KPMG. at one time dominated almost 8 exclusively by Belgium and Israel. the value of their production was quite low. The 1 million people employed by India’s processing industry processed more than half of the world’s diamonds in value terms. Figure 3 Top Diamond Producers by Volume and Value 30% 25% 20 % 15 % 10 % 5% 0% Angola Canada Australia Botswana Dem. $40/carat in South Africa. Ibid. 7 8 Ibid. respectively. While the Congo and Australia were significant producers on a volume basis. KPMG. As depicted in Figure 3. December 2006. December Change in Industry Structure The $19 billion processing industry (which involved the cutting and polishing of diamonds) was dominated by India. Transforming for Growth. .DEBEERS’S DIAMOND DILEMMA David McAdams and Cate Reavis 6 production volume. there was great disparity in the relationship between the volume and value of production. the voices from Southern African countries to keep more of the value added activities such as cutting and polishing in country 6 “The Global Gems and Jewellry Industry: Vision 2015. But this part of the value chain. and Israel and $70/carat in Belgium. Cong o 7% 11% 18% 6% Volume Value Russi a 22% 17% South Afric a 9% 13% ROW Volume Value Source: 2006. at costs significantly lower than other processing countries—$10 per carat as opposed to $17/carat in China. Since the late 1990s. Angola presented the reverse scenario. empowered by DeBeers’s shrinking market position. was undergoing significant changes. 4% 12% 17% 4% 19% 25% 4% 12% “The Global Gems and Jewelry Industry: Vision 2015. Rep. Transforming for Growtrh. Israel and China were the second and third largest processors with 15% and 7 10% of the market. for some producers.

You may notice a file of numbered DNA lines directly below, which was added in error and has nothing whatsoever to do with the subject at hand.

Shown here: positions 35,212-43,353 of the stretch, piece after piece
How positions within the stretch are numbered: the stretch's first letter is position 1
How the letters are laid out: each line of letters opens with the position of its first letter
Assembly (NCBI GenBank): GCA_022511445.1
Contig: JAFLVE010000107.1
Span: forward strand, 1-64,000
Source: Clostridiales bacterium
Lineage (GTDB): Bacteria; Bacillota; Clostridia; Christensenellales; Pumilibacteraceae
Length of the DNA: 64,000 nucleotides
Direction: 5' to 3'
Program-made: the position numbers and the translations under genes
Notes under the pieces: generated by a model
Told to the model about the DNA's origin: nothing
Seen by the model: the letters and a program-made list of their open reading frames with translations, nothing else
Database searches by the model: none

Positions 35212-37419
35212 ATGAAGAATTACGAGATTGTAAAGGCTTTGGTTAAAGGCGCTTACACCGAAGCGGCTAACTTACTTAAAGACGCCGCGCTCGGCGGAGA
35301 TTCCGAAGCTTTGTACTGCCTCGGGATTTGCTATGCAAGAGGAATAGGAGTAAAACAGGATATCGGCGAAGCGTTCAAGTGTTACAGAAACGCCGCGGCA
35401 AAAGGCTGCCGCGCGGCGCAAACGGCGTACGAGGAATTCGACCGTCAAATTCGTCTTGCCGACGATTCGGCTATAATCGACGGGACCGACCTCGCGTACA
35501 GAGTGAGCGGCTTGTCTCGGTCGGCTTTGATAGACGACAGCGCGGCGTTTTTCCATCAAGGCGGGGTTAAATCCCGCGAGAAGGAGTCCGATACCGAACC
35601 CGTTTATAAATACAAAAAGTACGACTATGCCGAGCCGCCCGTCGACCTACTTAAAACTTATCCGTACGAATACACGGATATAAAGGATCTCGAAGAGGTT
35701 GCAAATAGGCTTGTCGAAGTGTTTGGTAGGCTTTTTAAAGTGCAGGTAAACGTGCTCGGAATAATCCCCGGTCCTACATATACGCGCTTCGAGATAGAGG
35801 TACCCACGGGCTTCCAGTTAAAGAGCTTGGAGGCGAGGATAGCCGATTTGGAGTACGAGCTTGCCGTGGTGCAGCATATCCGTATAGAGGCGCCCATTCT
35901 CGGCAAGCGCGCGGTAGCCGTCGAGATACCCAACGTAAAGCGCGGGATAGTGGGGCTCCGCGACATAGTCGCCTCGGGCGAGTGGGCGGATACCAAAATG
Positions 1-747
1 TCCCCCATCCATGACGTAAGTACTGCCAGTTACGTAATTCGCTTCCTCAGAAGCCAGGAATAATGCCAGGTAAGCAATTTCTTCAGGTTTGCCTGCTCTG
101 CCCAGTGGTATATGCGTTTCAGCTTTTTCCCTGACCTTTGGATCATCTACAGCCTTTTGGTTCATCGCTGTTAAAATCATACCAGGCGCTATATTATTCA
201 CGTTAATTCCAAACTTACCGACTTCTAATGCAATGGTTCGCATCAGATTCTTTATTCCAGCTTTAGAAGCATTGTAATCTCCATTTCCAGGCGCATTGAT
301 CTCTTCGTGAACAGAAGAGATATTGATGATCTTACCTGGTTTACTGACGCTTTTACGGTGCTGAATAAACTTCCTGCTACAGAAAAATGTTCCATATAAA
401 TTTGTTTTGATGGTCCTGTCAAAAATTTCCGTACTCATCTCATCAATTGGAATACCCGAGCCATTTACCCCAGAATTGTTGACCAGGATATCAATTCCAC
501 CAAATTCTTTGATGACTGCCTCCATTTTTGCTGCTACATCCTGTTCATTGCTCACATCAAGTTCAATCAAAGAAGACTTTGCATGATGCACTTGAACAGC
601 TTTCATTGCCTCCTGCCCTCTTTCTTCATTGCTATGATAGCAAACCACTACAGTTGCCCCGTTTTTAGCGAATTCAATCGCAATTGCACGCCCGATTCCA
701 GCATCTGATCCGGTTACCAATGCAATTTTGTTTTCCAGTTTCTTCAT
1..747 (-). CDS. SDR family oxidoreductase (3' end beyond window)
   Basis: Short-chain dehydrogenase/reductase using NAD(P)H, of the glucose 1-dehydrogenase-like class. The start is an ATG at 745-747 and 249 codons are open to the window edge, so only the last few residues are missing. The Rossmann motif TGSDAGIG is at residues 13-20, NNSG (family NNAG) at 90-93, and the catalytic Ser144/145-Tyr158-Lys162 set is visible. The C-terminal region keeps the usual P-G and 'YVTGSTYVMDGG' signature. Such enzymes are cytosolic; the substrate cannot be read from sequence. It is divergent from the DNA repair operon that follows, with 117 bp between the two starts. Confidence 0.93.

2008 4 .January 7.